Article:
New Surgical Method Preserves Kidney Function After Tumour Removal - European Medical Journal

New Surgical Method Preserves Kidney Function After Tumour Removal

2 Mins

SURGICAL technique that preserves long-term renal function by treating complex renal tumours has been performed successfully for the first time, according to the results of a pilot study conducted in the Department of Urology, MedUni Vienna and Vienna General Hospital, Vienna, Austria.

The method carries a dual benefit; it reduces the risk of bleeding and complications in the operation itself, and preserves renal function while avoiding any long-term consequences of renal impairment.

Until now, ‘cold ischaemia’ has been used during the removal of renal tumours. Using this method, the blood vessels supplying the kidney are clamped and the kidney is cooled. This is a crucial step as the kidney bleeds very heavily when incised; in humans, approximately 15-20% of the total blood supply is located in the kidneys. However, the technique has a significant disadvantage: the clamping of the vessels damages the renal vessels, greatly increasing the long-term risk of renal impairment.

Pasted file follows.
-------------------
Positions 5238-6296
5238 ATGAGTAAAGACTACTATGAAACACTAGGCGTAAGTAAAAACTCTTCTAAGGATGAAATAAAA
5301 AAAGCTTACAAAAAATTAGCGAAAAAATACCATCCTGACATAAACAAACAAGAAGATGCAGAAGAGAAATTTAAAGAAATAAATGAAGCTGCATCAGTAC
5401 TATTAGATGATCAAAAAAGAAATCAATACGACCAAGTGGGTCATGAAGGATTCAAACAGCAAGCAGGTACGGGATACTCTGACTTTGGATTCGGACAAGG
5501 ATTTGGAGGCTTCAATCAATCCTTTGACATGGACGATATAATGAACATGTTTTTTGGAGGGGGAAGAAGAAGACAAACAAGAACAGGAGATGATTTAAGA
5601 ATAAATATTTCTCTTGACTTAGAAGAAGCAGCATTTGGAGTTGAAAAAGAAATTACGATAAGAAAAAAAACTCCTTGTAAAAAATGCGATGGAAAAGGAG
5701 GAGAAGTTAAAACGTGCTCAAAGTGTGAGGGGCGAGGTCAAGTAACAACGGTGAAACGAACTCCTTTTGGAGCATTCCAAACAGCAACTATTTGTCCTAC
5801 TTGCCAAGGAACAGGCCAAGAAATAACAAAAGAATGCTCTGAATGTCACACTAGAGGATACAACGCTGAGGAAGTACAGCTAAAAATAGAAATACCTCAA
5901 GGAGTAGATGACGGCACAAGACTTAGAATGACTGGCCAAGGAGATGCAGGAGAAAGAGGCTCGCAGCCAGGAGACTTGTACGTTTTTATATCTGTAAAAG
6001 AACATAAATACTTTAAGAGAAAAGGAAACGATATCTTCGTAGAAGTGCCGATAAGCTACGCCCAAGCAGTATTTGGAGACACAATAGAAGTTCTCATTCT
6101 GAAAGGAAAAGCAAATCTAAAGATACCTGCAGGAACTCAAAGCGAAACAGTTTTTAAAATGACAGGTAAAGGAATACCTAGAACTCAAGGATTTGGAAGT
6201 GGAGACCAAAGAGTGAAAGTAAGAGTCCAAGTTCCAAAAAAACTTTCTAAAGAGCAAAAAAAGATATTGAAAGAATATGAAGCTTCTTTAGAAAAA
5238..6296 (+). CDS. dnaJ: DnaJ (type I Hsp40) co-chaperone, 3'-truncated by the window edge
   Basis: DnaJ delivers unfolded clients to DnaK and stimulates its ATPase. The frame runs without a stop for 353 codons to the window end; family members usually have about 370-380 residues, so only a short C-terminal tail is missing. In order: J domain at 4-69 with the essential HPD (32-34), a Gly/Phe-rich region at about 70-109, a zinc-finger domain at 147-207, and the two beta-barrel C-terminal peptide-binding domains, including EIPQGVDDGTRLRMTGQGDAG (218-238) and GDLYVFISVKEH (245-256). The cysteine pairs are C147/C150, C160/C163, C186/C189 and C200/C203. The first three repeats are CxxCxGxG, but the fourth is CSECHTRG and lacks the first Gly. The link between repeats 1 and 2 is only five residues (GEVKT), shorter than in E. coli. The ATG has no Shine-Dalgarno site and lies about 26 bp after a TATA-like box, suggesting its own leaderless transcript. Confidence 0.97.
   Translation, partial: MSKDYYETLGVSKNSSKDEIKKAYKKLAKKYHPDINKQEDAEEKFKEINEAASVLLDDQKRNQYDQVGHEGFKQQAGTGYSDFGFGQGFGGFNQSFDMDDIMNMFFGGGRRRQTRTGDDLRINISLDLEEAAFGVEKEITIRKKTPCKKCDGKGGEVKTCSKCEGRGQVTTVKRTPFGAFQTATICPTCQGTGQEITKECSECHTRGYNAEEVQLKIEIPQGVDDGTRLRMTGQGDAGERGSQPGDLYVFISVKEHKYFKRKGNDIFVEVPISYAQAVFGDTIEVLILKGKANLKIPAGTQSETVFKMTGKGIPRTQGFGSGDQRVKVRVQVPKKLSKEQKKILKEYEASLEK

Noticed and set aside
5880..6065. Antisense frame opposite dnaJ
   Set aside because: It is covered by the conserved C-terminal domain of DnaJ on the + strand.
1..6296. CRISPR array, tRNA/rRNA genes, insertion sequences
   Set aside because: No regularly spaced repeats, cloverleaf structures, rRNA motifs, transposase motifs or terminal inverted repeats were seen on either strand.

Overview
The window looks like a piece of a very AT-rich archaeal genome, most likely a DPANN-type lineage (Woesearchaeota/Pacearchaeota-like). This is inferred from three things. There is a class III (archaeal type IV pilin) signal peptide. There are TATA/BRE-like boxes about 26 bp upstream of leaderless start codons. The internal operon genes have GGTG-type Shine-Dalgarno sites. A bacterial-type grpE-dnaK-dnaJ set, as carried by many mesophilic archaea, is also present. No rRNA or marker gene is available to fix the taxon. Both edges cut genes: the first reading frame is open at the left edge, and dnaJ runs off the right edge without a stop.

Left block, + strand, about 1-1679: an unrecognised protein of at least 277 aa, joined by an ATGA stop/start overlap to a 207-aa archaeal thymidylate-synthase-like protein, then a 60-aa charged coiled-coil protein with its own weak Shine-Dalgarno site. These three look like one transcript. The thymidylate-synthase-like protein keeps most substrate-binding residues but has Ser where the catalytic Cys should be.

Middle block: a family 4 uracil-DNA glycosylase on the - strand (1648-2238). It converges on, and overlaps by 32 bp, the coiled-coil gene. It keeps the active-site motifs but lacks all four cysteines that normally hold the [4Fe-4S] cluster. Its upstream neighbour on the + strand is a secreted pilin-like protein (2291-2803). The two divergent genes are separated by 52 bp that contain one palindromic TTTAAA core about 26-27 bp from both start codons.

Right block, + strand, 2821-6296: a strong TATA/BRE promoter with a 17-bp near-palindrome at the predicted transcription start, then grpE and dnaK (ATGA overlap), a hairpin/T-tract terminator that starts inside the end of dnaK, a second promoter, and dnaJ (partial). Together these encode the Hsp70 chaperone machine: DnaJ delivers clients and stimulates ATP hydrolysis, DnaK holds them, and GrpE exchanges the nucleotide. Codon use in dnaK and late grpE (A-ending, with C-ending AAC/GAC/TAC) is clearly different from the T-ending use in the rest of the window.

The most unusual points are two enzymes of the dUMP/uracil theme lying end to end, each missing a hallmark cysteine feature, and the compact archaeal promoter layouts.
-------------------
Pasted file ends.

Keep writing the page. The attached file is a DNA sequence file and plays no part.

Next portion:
However, this problem does not occur in operations using the Cavitron Ultrasonic Surgical Aspirator (CUSA) US device, as explained by study leader Prof Shahrokh Shariat, Professor and Chairman, Department of Urology, Medical University of Vienna, Vienna General Hospital, Vienna, Austria: “With the CUSA US device, the kidney continues to be perfused with blood during the surgical procedure. As our study shows, the new surgical technique allows renal function to be fully maintained, even though we can achieve the same oncological and surgical results as we do with clamping the organ. This has enabled us to resolve one of the major surgical problems of the last two decades.”

The issue of clamping and associated long-term damage only became clear when advances were made in imaging with US and computed tomography. As a result of these advances, approximately 80% of renal tumours are now detected so early that kidney-sparing treatment is possible without having to remove the whole organ.

The preservation of, ideally, both kidneys is significant because the kidney performs a variety of vital functions, which diminish with age and as a consequence of kidney-damaging ailments including diabetes and high blood pressure.


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